I can't recall having heard the original of Veni Creator Spiritus (which I think I have seen used somewhere as a hymn tune?). The original, which I think was played first, sounded great and the brief improvisations - of which I counted 5 or 6 - were equally good.

 

JS Bach - Prelude & Fuge in E-flat (St. Anne, BWV 552

This is one of my favourite pieces and one of which I can never get enough. A good choice to end with although I have two things to say which are a touch negative. Firstly I found the opening notes of the Prelude were a touch quick for my likening. Secondly the bass wasn't quite loud enough to carry the St. Anne tune. No matter though as I still enjoyed the piece and the playing.

 

Overall: A superb concert which was much appreciated by the audience of 60-70 who came to hear it. The remaining concerts are:

 

- Music for the Feast of the Holy Trinity (Stephen Bryant, organist of Clifton Cathedral) on 17th May 2008 @ 7:30pm

- Music for the Feast of the Corpus Christi (John Gibbons, choral director of Clifton Cathedral) on 24th May 2008 @ 7:30pm

 

and they will, I reckon, be worth hearing. Well done to Mr. O'Donnell on a great concert.

 

 

HTIOI,

 

Dave

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The acoustic is a help here too - it is surprising what one can play reasonably effectively on the Reiger which in theory should not work at all!

 

AJJ

 

PS 'Did a dissertation on De Grigny for my degree - a fascinating composer in his context.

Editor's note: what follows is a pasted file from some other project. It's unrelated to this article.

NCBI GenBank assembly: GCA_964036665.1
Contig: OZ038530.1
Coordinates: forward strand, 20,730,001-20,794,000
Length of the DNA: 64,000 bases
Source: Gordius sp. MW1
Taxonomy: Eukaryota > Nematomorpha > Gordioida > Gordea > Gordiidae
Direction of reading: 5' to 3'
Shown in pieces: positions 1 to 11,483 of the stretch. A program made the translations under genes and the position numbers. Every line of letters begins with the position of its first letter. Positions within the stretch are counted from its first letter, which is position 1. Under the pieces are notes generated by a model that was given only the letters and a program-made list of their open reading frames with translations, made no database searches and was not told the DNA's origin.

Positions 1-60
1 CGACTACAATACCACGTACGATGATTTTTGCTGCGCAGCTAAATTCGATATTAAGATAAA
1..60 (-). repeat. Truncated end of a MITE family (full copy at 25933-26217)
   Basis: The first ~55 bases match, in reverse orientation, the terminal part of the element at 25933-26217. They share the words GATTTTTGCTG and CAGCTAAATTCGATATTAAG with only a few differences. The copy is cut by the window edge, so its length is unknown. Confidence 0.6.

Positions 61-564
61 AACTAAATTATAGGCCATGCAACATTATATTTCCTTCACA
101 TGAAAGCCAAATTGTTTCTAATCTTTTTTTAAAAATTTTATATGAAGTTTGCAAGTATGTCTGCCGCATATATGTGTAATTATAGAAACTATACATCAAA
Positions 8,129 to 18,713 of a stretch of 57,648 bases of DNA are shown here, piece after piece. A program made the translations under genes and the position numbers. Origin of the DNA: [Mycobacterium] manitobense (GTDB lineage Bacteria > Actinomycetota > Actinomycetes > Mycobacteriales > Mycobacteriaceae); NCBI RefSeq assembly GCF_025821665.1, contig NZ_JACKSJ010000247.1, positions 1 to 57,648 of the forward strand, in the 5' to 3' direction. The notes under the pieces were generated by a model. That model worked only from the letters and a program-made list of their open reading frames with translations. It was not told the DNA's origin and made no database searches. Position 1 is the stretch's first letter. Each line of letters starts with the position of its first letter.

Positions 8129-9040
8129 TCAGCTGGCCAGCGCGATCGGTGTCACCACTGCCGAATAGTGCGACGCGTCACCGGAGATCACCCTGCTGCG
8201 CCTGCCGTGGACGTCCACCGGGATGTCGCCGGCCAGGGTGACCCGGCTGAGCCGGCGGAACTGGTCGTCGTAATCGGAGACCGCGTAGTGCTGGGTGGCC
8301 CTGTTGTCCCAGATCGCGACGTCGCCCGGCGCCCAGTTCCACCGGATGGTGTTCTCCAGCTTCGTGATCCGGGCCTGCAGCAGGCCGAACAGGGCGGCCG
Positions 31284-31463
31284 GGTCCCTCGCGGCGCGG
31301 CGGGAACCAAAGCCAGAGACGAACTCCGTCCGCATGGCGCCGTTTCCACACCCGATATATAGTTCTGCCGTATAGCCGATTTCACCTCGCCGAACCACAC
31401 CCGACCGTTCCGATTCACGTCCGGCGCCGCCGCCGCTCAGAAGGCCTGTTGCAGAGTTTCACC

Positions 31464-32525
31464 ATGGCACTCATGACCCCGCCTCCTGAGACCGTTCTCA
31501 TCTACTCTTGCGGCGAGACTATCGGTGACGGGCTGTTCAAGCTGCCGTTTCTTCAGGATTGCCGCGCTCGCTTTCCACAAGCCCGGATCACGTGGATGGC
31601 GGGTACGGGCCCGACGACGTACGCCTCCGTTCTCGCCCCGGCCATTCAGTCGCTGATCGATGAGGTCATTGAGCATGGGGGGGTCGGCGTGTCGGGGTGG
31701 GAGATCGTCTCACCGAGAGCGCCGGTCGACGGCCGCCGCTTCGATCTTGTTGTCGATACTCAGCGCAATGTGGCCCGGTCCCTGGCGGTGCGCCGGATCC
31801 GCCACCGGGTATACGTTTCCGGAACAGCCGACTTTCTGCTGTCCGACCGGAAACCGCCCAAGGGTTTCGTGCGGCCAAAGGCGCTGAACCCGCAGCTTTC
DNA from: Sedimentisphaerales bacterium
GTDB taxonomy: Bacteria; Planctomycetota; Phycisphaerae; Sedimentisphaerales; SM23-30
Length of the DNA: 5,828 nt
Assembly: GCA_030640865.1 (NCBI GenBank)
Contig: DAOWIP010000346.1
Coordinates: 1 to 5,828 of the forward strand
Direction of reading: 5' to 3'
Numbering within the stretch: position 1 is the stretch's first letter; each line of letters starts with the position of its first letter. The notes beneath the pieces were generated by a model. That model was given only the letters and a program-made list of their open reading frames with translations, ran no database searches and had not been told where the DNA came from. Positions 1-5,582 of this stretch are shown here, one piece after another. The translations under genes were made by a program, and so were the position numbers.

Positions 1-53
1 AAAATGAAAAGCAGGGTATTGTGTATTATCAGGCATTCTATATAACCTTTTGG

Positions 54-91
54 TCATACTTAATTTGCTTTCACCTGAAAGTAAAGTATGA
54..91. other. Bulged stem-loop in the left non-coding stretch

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The acoustic is a help here too - it is surprising what one can play reasonably effectively on the Reiger which in theory should not work at all!

 

AJJ

 

PS 'Did a dissertation on De Grigny for my degree - a fascinating composer in his context.

 

De Grigny is a fascinating composer, but I always have had a love of the French Classical organ.

 

Jonathan

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Dave, what work did Wood do? No alterations, I hope! I like that organ very much, though I seem to remember it is just a tad lacking in the pedal department, which might explain your reservations about the St Anne.

 

As for the Alain, it's the Intermezzo Mr O'Donnell was referring to. It was originally scored for two pianos and bassoon. Nice piece.

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Dave, what work did Wood do? No alterations, I hope! I like that organ very much, though I seem to remember it is just a tad lacking in the pedal department, which might explain your reservations about the St Anne.

 

As for the Alain, it's the Intermezzo Mr O'Donnell was referring to. It was originally scored for two pianos and bassoon. Nice piece.